• Second, they index all pages, and perform a thorough analysis of titles, headings, content, and technical aspects.
  • Third, after a user types a query, the search engine uses complex algorithms to identify relevant pages and rank them hierarchically showing on top of the most relevant sites.

Search before the internet

Searching was far more laborious and in many cases would not even have even taken place before the creation of the search engine.

Index cards were first popularized by Carl Linnaeus to classify more than 12,000 species of plants and animals. In the years following his idea, libraries began to rely on them to index their collections.

Eventually, libraries settled on the Dewey Decimal System, which organized all books by subject, author and title – still in place across libraries today.

The first search engine

With the invention of the internet came the first example of what we are familiar with today. But it was not Google, Yahoo or even Ask Jeeves which were the first to introduce a whole new concept to us.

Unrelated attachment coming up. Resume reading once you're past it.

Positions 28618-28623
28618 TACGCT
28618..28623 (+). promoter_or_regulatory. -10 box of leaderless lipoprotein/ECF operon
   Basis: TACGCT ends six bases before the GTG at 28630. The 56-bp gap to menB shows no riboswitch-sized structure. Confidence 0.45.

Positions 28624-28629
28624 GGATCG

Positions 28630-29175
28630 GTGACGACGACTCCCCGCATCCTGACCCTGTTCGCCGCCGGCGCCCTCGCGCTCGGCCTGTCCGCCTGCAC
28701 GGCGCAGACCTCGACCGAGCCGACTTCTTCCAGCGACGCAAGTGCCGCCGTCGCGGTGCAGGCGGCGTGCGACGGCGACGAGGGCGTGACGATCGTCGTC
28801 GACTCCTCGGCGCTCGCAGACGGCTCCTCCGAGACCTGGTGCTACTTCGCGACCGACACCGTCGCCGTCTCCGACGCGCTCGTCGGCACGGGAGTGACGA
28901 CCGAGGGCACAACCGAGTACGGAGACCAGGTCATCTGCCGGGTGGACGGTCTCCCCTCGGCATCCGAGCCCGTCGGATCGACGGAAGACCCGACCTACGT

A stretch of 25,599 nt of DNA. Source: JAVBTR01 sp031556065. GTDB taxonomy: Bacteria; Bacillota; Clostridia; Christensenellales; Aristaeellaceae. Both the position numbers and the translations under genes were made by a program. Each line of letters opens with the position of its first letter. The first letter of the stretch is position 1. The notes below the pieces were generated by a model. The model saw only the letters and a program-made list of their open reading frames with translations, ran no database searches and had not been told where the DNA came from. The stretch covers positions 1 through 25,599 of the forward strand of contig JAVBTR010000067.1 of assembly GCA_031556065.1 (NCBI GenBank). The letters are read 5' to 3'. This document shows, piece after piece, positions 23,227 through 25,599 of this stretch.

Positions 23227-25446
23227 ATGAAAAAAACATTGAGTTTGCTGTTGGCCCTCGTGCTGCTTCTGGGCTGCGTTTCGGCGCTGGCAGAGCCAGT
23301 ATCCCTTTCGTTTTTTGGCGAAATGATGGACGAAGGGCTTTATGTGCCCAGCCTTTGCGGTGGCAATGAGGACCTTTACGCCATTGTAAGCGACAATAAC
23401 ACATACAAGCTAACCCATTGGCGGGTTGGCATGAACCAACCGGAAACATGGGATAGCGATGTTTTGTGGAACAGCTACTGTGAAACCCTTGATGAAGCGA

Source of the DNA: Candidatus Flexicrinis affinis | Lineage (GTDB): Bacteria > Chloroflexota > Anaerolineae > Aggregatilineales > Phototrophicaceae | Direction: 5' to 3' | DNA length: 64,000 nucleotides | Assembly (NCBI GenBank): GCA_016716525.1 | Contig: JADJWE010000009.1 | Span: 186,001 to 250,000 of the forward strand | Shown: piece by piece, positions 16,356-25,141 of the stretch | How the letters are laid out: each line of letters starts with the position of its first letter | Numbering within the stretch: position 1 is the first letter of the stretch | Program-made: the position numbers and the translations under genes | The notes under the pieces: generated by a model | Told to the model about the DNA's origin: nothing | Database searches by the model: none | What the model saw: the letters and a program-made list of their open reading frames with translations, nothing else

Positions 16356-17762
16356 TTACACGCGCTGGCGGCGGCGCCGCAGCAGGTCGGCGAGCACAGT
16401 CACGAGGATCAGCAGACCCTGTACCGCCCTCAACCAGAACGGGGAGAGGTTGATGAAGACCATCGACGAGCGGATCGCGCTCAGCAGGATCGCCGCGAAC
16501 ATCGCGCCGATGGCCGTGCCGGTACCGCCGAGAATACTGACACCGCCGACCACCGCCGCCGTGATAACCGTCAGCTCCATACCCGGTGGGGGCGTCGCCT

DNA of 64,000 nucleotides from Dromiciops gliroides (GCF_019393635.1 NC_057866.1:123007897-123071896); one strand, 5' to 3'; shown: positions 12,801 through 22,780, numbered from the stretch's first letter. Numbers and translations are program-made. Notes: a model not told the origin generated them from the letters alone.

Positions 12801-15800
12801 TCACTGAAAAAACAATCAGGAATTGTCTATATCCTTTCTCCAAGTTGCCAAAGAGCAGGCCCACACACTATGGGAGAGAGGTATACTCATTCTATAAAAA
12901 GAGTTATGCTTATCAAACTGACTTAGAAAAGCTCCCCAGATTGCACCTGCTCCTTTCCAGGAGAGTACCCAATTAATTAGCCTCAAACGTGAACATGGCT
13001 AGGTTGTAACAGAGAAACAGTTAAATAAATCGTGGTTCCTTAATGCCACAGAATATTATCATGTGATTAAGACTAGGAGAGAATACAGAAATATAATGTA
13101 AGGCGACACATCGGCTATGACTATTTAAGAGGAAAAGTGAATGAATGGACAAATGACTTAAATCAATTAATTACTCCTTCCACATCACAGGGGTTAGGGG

Archie was written in 1990 by Alan Emtage and indexed all the file lists of as many public FTP servers as possible to allow users to find and download publicly available files.

While it was not on a par with the search technology available today, it was indeed better than the alternative – word of mouth.

The web directory

For a while, it was regarded as the internet’s most important search engine, but that label did not fit the early versions of Yahoo. In fact, it was considered a web directory that relied on humans to summarize websites with short descriptions and to organize them into categories.